Way back in the hazy days of Army history (1905), there existed a mythical bird: the Oozlefinch. First sighted by inebriated denizens of the Coast Artillery Corps Officer’s Club at Fort Monroe, Virginia, the Oozlefinch was quickly adopted by that corps as their mascot. Allegedly featherless but with large eyes with which to see the enemy, the Oozlefinch was not the most graceful bird. While the Oozlefinch could fly, it could only do so backwards. Like the corps of which it was the mascot, it was misunderstood, much maligned, and never given full recognition. The Coast Artillery Corps faded into obscurity at the end of World War II, and along with it, their motto: “Quid ad sceleratorum curamus,” translated loosely as, “What in hell do we care?”
The equally odd Air Defense Artillery branch has replaced the Coast Artillery Corps, but I believe that the motto should be taken over by all staff officers, everywhere. For staff officers, like the Oozlefinch, are a misunderstood and downtrodden bunch.
“What do staff officers even do?” clamor the masses.
Well that’s a damn good question.
We drink a lot of coffee. That is step one. Eyes bleary with lack of sleep from either writing an order all night or from a marathon game of Skyrim, staff officers are attached to their coffee cups by a death grip. On a recent morning, coffee clenched firmly in hand, I stumbled into the conference room for staff call. No, this is not an actual call, like one would call pigs or dogs or ducks, although often that would be helpful. Staff call is a meeting of the minds.
“The best minds?” comes the query.
Well, something like that. The commander gathers together all the heads of the various staff sections and then they proceed to brief him or her on the status of his or her organization.
“From memory?” you ask.
No, of course not, from PowerPoint slides that have been put together by their subordinates. The higher in rank staff officers go, the more of their subordinates they have put together their briefings. Thus, when a general officer of the three-star variety is speaking, know that some captains have done a lot of work to put those words together.
“Couldn’t the captains just brief for the general?” ask the uninitiated.
Of course they could, but no one would listen. Company grade officers are better seen but not heard, and are even better when they are neither seen nor heard. It is the gravitas and persona of the general that makes the message important.
“Your cynicism betrays you,” say you.
Damn right it does. Where squids shoot oil as a defense mechanism, so staff officers wield the double-lightsaber of cynicism and sarcasm, in order to make their way through the world. Back to staff call.
Sitting around a large table, the staff is seated by seniority. Colonels hold the inner seats, circling the commander or chief of staff like so many planets or moons. Lieutenant colonels and majors cluster just back of them, papers rustling, ready to jump in if called upon. Sergeants major lurk in belts, like asteroids, uncertain of their duty but ready to ram a spaceship or officer if needed. The outer circle is made up of sardonic captains, who see this all as a giant game in which to pit the higher-ranking officers against each other. Captains somehow always look self-composed and cool. And then, far out into the ether, is me, a lieutenant, as confused as to my purpose there as Pluto is to whether it is a planet. Hours seem to pass, and then, the ether clears and all of a sudden it’s my turn to brief.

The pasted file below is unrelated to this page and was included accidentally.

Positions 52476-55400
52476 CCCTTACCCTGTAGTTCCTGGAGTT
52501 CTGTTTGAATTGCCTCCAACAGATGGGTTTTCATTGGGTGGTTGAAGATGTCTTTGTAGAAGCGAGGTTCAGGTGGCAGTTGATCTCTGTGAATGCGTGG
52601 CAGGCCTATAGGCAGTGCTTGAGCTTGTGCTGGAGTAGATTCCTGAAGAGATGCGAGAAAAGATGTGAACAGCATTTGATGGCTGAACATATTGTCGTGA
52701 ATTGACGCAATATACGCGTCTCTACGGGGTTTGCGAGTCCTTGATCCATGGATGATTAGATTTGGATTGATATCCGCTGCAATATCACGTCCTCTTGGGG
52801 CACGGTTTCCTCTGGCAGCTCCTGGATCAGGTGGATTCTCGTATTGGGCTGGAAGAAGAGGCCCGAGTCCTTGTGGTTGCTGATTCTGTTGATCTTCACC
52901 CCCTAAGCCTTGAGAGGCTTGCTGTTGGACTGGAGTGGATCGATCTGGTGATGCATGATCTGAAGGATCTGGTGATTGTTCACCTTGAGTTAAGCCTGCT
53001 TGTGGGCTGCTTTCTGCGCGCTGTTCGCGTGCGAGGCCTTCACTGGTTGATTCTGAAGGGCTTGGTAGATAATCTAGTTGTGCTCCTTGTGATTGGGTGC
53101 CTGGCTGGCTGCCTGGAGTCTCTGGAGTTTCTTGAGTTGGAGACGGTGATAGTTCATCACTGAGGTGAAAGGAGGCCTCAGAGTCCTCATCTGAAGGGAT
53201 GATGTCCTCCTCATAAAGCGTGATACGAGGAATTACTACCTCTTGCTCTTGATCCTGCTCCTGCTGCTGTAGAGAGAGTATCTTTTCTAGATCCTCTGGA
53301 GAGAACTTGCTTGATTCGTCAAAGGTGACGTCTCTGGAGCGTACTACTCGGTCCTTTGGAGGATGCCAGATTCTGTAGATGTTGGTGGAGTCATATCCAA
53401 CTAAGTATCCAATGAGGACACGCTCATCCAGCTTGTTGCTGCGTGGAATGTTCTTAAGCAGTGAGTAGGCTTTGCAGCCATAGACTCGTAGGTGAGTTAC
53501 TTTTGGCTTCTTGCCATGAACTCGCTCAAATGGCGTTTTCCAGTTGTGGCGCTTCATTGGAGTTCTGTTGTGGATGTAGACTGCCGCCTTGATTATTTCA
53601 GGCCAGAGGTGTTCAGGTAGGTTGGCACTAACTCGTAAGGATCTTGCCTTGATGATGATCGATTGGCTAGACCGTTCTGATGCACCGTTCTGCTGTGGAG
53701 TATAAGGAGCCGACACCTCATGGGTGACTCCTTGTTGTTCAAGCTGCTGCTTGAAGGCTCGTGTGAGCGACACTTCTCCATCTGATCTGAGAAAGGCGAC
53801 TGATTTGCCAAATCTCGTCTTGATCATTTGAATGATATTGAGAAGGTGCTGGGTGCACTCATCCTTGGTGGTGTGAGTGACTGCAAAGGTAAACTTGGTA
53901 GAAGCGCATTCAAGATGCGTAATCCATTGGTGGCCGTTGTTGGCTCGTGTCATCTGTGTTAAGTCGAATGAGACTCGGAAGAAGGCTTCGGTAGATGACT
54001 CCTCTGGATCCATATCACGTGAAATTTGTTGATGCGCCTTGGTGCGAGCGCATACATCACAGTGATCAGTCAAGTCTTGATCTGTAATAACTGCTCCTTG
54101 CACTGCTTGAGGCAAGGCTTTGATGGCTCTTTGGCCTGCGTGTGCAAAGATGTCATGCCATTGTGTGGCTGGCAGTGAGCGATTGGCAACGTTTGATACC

I have a theory about staff calls, staff meetings, and staff huddles: they are all designed to add more carbon dioxide to the atmosphere. This is the only explanation for how long they drag on. So I have a rule: if I am briefing one slide, I will spend less than one minute on it. I will brief a maximum of four points on that slide, preferably ones that need more explanation, because I know that colonels can read and make inferences. At the end of my sub-minute brief, I ask if there are any questions, in case there was that one person out there that cannot read.
It’s PowerPoint, people, the words are all on the screen. Build a slide correctly, and you hardly have to talk.
Following staff call, or staff meeting, or battle update brief, or any of the other meetings, a staff officer’s world plunges straight into more writing, mini-meetings with other staff officers, much more coffee, phone calls, emails, and an overwhelming sense of self-loathing. And since lieutenants and captains stay late to do so much of the grunt work, they are often literally plunged into darkness as their superiors shut out the lights and leave the building. And the kicker? Even if you do a good job, it may never make it through the bureaucratic mess that is the Army.
“Well this is just the saddest thing, ever,” you say, leaning your head on our shoulder.
I know, it is.
Well, it’s not always. Where it pays off is those times you can help the guys and gals in the field, the ones in the line units, the ones carrying the guns, hauling the gear, building the roads, flying the sorties, in all types of elements, day and night, weekend or weekday. If you can make their lives easier, get them better assets, give them better training, get them a hot meal when it’s cold and maybe a roof when it’s raining, anticipate their needs, and help them accomplish their mission, then it’s worthwhile. If we can honestly know that we did our damnedest to support the Soldiers down to the very lowliest private, and did everything we could to support that company, battalion, or brigade commander accomplish their mission, then it’s a rewarding job.
“But that doesn’t sound like you get much recognition?” you ask.
“What in the hell do we care?”
We’re staff officers.
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